Section 174 of the IRS’ tax code governs how companies may deduct qualified research and development expenses on their tax return. Startup founders must understand that this does not impact how R&D expenses are accounted for on GAAP financial statements - only for how the tax return is calculated. IRC Section 174 changed in the tax year 2022 in a way that is not favorable to startups.
Congress previously used the tax code to try to encourage US companies to invest in innovation and R&D, especially domestically, and Section 174 was the section of the IRS tax code that helped companies lower their taxes directly using their R&D expenses. Previously companies were able to deduct 100% of their R&D expenses from their taxable income. This means that startups’ tax bills would be directly reduced by the amount they invested in research and development.
The Tax Cuts and Jobs Act (TCJA) brought about changes to Section 174 of the tax code, affecting the tax treatment of research and development (R&D) expenses. Unfortunately this change makes it harder and more expensive for US companies to innovate by increasing their immediate tax bill!
Starting from the 2022 tax year, thanks to the TCJA, companies, including startups, that claim R&D expenses must now comply with new capitalization and amortization rules. This means that startups can no longer deduct 100% of their R&D expenses in the year they were incurred, as they could do previously. Instead, they must now amortize specified R&D expenses ratably over five years for US-based R&D, or 15 years for foreign R&D expenses.
This rule change has significant implications for startups conducting R&D, particularly those with expenses that would qualify for the R&D tax credit under Sec. 41 of the tax code. All such companies are subject to the new Sec. 174 capitalization and amortization requirements, which are necessary for tax compliance. Therefore, if a revenue-generating startup had been spending a lot on R&D and previously expected to owe no income tax, they may need to adjust their tax strategy accordingly!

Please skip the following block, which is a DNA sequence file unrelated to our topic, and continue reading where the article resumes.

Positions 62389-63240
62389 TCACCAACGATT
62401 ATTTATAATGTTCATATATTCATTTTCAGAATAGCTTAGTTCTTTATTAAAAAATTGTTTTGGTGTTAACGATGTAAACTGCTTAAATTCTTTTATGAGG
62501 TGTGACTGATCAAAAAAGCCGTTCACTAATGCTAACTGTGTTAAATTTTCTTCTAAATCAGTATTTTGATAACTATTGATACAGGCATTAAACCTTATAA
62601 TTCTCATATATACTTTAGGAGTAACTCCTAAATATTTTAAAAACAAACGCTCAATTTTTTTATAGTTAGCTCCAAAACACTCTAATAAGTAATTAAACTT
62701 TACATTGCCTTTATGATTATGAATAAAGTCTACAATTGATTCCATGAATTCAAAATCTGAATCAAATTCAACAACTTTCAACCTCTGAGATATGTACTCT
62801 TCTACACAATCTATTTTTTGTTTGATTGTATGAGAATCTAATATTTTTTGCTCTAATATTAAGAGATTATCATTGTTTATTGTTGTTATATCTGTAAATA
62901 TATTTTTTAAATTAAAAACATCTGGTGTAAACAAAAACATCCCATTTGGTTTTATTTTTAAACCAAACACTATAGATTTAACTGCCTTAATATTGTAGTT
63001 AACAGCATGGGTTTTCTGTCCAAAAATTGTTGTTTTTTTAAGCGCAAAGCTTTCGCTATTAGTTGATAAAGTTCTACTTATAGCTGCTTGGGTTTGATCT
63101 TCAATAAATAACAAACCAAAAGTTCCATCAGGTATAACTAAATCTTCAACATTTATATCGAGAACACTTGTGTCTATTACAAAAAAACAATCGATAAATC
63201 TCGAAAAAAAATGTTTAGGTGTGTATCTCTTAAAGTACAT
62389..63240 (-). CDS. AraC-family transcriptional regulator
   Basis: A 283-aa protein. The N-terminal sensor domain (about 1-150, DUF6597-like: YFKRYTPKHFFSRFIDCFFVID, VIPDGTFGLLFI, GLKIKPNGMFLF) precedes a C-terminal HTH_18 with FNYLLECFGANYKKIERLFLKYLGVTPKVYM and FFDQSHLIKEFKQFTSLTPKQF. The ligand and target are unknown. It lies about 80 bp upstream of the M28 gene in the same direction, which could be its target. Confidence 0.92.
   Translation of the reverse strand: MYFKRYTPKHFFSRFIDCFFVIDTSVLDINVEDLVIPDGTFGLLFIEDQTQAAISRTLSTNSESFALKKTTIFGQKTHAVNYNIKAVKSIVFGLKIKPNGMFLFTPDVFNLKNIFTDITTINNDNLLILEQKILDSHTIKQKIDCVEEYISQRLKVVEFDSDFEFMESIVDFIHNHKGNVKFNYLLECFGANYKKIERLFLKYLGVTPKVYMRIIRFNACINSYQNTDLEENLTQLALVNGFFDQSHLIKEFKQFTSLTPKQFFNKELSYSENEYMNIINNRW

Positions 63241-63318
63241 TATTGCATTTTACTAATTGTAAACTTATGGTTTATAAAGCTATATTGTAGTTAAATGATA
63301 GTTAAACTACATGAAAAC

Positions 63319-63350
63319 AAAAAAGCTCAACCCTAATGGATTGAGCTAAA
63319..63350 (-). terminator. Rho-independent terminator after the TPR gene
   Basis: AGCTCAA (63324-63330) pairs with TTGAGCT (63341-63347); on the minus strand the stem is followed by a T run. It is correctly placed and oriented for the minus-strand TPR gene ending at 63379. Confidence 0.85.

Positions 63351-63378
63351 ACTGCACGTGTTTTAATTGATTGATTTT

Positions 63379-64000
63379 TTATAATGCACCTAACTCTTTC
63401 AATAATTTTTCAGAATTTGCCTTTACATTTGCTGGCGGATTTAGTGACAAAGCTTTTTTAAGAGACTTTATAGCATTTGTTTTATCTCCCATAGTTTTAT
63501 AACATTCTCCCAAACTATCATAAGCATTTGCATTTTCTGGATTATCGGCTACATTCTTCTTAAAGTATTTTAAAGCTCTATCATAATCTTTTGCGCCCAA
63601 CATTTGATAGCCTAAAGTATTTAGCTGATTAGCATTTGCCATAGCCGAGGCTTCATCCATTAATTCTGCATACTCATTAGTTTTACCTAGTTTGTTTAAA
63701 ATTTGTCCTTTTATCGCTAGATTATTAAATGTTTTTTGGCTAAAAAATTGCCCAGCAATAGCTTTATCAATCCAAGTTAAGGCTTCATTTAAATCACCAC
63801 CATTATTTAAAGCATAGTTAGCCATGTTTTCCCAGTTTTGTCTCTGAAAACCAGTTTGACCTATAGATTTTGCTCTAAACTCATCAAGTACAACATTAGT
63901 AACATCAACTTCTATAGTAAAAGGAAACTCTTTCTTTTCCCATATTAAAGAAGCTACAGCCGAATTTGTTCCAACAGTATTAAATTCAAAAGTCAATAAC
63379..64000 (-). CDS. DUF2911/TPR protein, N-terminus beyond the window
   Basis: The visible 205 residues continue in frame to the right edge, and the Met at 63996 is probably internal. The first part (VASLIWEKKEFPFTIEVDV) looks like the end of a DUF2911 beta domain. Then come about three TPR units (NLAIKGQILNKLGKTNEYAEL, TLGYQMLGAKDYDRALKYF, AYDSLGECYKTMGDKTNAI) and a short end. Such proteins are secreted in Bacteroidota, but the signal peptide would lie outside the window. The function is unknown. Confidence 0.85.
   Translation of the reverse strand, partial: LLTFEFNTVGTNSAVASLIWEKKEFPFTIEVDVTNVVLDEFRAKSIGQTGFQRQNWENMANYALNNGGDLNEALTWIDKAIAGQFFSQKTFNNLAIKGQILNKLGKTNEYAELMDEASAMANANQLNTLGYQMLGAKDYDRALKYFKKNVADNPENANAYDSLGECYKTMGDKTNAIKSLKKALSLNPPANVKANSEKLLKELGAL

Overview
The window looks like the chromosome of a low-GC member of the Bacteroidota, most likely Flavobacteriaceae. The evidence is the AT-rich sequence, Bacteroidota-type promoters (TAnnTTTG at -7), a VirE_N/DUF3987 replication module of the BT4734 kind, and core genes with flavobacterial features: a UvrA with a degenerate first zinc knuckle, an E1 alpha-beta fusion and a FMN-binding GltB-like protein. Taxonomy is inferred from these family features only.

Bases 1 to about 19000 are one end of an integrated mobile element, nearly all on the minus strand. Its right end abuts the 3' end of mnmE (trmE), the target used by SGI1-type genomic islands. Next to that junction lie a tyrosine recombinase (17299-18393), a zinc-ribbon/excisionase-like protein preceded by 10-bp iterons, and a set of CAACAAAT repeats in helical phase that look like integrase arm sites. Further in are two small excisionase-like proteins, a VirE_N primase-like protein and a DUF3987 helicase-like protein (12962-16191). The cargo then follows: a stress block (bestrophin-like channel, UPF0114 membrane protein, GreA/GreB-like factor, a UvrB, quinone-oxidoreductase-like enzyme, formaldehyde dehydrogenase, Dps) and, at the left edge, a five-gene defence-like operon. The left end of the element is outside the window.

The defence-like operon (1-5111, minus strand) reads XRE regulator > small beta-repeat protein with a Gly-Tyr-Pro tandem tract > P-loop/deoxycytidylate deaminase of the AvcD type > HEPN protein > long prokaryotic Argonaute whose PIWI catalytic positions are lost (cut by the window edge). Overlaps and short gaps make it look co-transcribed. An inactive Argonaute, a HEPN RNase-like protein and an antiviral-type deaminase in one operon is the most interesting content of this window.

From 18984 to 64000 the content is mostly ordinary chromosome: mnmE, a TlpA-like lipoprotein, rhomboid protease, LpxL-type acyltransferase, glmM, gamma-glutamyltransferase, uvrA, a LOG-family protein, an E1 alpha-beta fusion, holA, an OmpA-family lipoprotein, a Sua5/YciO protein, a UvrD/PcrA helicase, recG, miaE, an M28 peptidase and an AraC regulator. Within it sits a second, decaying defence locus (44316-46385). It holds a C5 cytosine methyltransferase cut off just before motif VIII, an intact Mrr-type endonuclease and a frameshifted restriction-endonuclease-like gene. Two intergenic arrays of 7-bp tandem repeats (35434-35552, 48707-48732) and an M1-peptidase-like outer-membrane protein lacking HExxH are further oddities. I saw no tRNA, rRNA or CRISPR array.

Kruze believes that between 10% and 20% of revenue generating, money-losing VC-backed startups may move into a taxable, net-income positive position - meaning that these money-losing startups may OWE taxes! Of course, this is ignoring NOLs or other startup tax credits like the R&D tax credit, that can be used to offset a taxable income. Older startups - and ones that have been profitable for a while - are in for a massive tax bill shock due to the changes to Section 174 (read this cnbc article to learn more about it).
Section 174 of the tax code defines R&D expenditures as a wide range of costs incurred by companies when developing or improving a product or process. These expenses are defined for how startups need to account for them on their tax returns, again - not for how their GAAP financial statements are presented. These R&D costs are usually incurred to eliminate “uncertainty,” resolve questions related to capability, methodology, or appropriateness of design.
In practice, this definition covers various expenditures, making it broad in scope. Direct costs of Section 174 R&D may include wages, supplies, computer rental (cloud computing), and third-party contractor costs related to R&D activities. On the other hand, indirect costs of Section 174 R&D may include rent, utilities, overhead, allowance for depreciation of property used for research, and attorney fees for obtaining intellectual property protection.